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Tea that consumes milk is good for brain health

[ad_1], Singapore – You include the diligent one neheh; If so, you may have better brain performance than those who rarely drink. According to a recent study by the National University of Singapore (NUS).

By examining adult brain data, the researchers found that drinking tea at least four times a week had more effective parts of the brain, according to the NUS release. Channel News Asia (CNA), on Thursday (12/9).

The study team recruited 36 adults 60 years of age and older to collect data on their health, lifestyle and psychological status. They have also undergone neuropsychological and magnetic resonance imaging tests (Magnetic illustration), which runs from 2015 to 2018.

As a result, those who consumed green tea, oolong tea or black tea at least four times a week for about 25 years had more connected and effective parts of the brain.

The team leader, Assistant Professor Feng Lei of the Department of Medical Psychology at the Department of Medicine at NUS Yong Loo Lin, said the findings showed that ordinary tea can protect the brain from age-related dementia.

"Take the comparison of road traffic as an example – think of the brain as a destination while connecting between parts of the brain is the road. When the road system is more organized, vehicle and passenger traffic is less efficient and less intense.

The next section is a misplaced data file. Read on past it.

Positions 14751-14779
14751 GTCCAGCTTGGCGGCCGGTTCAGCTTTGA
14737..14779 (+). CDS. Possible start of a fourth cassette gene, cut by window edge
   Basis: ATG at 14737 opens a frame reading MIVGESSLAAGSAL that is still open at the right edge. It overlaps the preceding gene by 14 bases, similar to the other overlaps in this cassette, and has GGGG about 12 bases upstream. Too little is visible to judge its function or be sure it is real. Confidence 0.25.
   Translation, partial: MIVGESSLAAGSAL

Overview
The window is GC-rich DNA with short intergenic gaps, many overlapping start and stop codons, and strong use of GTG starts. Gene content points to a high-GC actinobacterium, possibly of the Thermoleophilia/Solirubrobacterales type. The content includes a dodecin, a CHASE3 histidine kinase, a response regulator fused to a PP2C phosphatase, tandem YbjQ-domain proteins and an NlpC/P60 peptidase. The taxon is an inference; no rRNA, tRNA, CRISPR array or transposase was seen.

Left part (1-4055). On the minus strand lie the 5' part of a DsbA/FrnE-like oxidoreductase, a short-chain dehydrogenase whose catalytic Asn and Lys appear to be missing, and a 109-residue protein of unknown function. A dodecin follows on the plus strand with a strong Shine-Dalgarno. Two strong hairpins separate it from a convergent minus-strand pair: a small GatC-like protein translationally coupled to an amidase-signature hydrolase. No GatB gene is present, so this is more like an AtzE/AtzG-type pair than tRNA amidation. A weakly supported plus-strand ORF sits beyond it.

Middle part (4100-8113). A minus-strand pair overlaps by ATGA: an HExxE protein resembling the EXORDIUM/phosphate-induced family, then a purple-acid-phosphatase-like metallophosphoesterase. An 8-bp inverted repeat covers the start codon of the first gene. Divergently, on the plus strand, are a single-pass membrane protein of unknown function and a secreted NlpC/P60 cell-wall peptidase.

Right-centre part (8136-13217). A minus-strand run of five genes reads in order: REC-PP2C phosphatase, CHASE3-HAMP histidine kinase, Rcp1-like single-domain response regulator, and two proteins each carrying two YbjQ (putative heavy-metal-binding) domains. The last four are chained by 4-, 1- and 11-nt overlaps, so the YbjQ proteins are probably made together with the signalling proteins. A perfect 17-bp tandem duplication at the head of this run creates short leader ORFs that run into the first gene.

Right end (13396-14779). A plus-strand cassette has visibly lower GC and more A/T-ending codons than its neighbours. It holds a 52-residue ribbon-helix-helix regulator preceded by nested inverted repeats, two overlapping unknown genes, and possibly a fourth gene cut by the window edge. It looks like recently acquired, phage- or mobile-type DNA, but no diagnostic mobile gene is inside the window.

"Similarly, when the connections between the parts of the brain are more structured, information processing can be more efficiently implemented," said Assistant Professor Feng.

Previous studies have shown that tea intake is beneficial to human health and includes positive effects & # 39; Mood & # 39; or the availability and disposal and prevention of cardiovascular disease.

The study, carried out in collaboration with the University of Essex and the University of Cambridge, was published in a scientific journal entitled & # 39; Aging & # 39; or aging on June 14th.

In a statement to the media, the next step in the study was to understand how memory is created by brain circuits as well as possible interventions to maintain cognition during the aging process.

Assistant Professor Feng and his team plan to study how tea and its bioactive compounds can affect cognitive decline. (CK)

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